At step 120, a subband decomposition defined by wavelet filters is applied to the luminance component A^{R }of the reference image and to the luminance component A^{I }of the impaired image after the non linear filtering of step 110. The filters are defined such that they describe the different channels in the human vision system. This subband decomposition is based on a spatial frequency dependant wavelet transform and is defined to approximate the known perceptual subband decomposition referred as Fourier based PSD in the prior art which is itself defined by analytic filters. As an example, the 9/7 Cohen-Daubechies-Feauveau wavelet transform is used. According to the invention, for a given distance of visualization, the number L of decomposition levels of the discrete wavelet transform (DWT) is chosen so that the low frequency subband denoted LF of the DWT corresponds to the LF subband of the PSD, i.e. such that LF matches the lowest radial subband of the human visual system. Indeed, for a given distance d of visualization, the higher L is, the lower the spatial frequencies of the LF of the DWT are. In order to determine the number L of decomposition levels, the maximal spatial frequency F_{max }of the image is first computed as follows: Then, the number L of decomposition levels is determined as the lowest positive integer L that verifies the following inequality: The wavelet based subband decomposition with L=4 is depicted on At step 130, a filtering step using the Contrast Sensibility Function (CSF) is advantageously applied on each subband provided at step 120. The Contrast Sensibility Function (CSF) describes the variations in visual sensitivity as a function of spatial frequency and orientation. As complete frequency representation of the images is not available, the CSF is applied over the DWT subbands. So the wavelet coefficients {tilde over (c)}_{l,d }(m,n) are normalized by the CSF using one value by DWT subband:
For each subband a CSF value N_{l,d} ^{CSF }is calculated from a 2D CSF. N_{l,d} ^{CSF }is the mean of the 2D CSF over the covered frequency range of the subband (l,d). Prior to its use, the 2D CSF is normalized by its maximum, so that N_{l,d} ^{CSF }ε[0;1]. Such a 2D CSF is disclosed by Daly in the document entitled “The visible different predictor: an algorithm for the assessment of image fidelity” published in Proc. of SPIE, Vol. 1666, Human vision, visual processing and digital display III, in 1992. The 2D CSF of Daly is described as a function of radial frequency ω in cy/deg, orientation θ in degrees, light adaptation level l in cd/m^{2}, image size s in visual degrees^{2}, lens accommodation due to distance d in meters and eccentricity e in degrees by the following equations: At step 140, a masking step applies. Masking is a well known effect that refers to the changes of visibility increase (pedestal effect) or decrease (masking effect) of a signal due to the presence of background. Thanks to the subband decomposition, the visual masking step 140 makes it possible to model the visibility modification. Unlike the prior art method, the visual masking effect concerns here both contrast masking and entropy masking (or activity masking). The former is used to take in account the modification of the visibility threshold due to the contrast value, whereas the latter, i.e. the entropy masking, makes it possible to consider the modification of the visibility threshold due to the local neighborhood of an image. The masking effect is implemented using an adaptation of the Daly's model taking into account the modification of the visibility threshold due to the local neighborhood. The visibility elevation threshold T_{l,d}(m,n) of the site (m,n) in the subband is given by:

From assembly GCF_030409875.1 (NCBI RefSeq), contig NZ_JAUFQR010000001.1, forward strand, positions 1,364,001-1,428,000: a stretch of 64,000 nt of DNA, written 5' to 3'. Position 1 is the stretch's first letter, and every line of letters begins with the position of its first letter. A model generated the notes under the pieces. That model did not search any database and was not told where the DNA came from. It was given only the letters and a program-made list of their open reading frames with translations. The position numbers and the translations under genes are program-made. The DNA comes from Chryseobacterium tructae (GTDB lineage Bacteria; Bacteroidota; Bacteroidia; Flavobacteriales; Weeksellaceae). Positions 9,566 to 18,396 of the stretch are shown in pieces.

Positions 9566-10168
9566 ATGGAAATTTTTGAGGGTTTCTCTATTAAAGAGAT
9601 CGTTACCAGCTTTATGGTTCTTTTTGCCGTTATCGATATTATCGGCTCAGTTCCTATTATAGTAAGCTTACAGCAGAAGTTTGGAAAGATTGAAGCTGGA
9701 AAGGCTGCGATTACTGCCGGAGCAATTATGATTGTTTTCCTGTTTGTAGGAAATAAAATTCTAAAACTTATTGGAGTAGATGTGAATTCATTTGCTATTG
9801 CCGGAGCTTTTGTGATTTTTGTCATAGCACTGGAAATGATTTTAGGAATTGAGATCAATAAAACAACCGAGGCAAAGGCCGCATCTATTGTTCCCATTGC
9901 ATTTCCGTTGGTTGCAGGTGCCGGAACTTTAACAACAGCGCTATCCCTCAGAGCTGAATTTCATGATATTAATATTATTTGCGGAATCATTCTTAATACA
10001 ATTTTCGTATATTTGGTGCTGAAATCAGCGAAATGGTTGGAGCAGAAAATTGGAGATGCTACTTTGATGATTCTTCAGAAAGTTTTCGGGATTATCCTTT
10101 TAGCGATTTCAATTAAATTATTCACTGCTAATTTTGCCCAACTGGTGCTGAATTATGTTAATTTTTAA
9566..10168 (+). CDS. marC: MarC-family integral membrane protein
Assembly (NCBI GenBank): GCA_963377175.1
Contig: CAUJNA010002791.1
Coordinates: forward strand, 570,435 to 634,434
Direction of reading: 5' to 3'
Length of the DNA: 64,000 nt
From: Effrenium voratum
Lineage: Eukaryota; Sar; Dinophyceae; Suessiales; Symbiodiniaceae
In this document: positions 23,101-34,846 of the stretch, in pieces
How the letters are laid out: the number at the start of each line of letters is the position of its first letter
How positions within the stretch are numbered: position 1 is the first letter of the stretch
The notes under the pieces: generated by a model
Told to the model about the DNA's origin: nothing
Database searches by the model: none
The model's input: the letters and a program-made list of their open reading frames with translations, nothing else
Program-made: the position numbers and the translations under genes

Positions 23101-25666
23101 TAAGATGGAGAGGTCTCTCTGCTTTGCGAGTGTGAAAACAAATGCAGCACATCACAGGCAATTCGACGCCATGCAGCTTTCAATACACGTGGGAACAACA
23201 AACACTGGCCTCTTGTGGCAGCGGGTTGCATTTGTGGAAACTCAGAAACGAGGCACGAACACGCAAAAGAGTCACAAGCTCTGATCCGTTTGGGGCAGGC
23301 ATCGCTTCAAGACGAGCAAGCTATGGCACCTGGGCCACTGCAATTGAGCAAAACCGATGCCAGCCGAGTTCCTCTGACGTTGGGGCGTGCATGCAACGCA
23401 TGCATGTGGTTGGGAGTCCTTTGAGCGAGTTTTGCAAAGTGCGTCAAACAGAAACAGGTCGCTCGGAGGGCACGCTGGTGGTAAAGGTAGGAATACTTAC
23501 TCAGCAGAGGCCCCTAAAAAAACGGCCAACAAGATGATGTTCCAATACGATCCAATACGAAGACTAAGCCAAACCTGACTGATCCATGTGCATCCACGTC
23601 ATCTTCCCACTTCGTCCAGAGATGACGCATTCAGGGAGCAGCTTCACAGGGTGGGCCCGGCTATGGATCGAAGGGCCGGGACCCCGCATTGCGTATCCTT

More precisely two visibility elevation thresholds T_{l,d }(m,n) are computed one for the reference image denoted T_{l,d} ^{R}(m,n) and one for the impaired image denoted T_{l,d} ^{I}(m,n). The local complexity parameter Δs(m,n) is estimated from the luminance component A of either the reference image or the impaired image. First, a local entropy value (denoted E_{R}(m,n) for the reference image and E_{I}(m,n) for the impaired image) is calculated for each site (m,n) in a n-by-n neighborhood centered on site (m,n) for the component A. Therefrom, two entropy maps E_{R }and E_{I }are obtained corresponding to the reference image and to the impaired image respectively. Each entropy map is made up of the local entropy values E_{R}(m,n) and E_{I}(m,n) respectively. The entropy maps E_{R }and E_{I }are finally combined into a final entropy map E in order to discard the strong entropy values when the difference between them are important. The final entropy map E is made up of the final entropy value denoted E(m,n) derived from both values E_{R}(m,n) and E_{I}(m,n). E(m,n) is set equal to E_{I}(m,n) if E_{I}(m,n) and E_{R}(m,n) are both greater then a predefined threshold E_{t}, and equal to null otherwise. The entropy threshold E_{t }is empirically deduced (trial on various types of texture . . . ) and set to 1. Finally, Δs(m,n) is calculated from E(m,n) through a sigmoid function to map the entropy values to the Δs(m,n) values: Finally, the masking normalization is applied on the CSF normalized wavelet coefficients {tilde over (c)}_{l,d}(m,n) in each subband and for both reference image and the impaired image according to the following equations: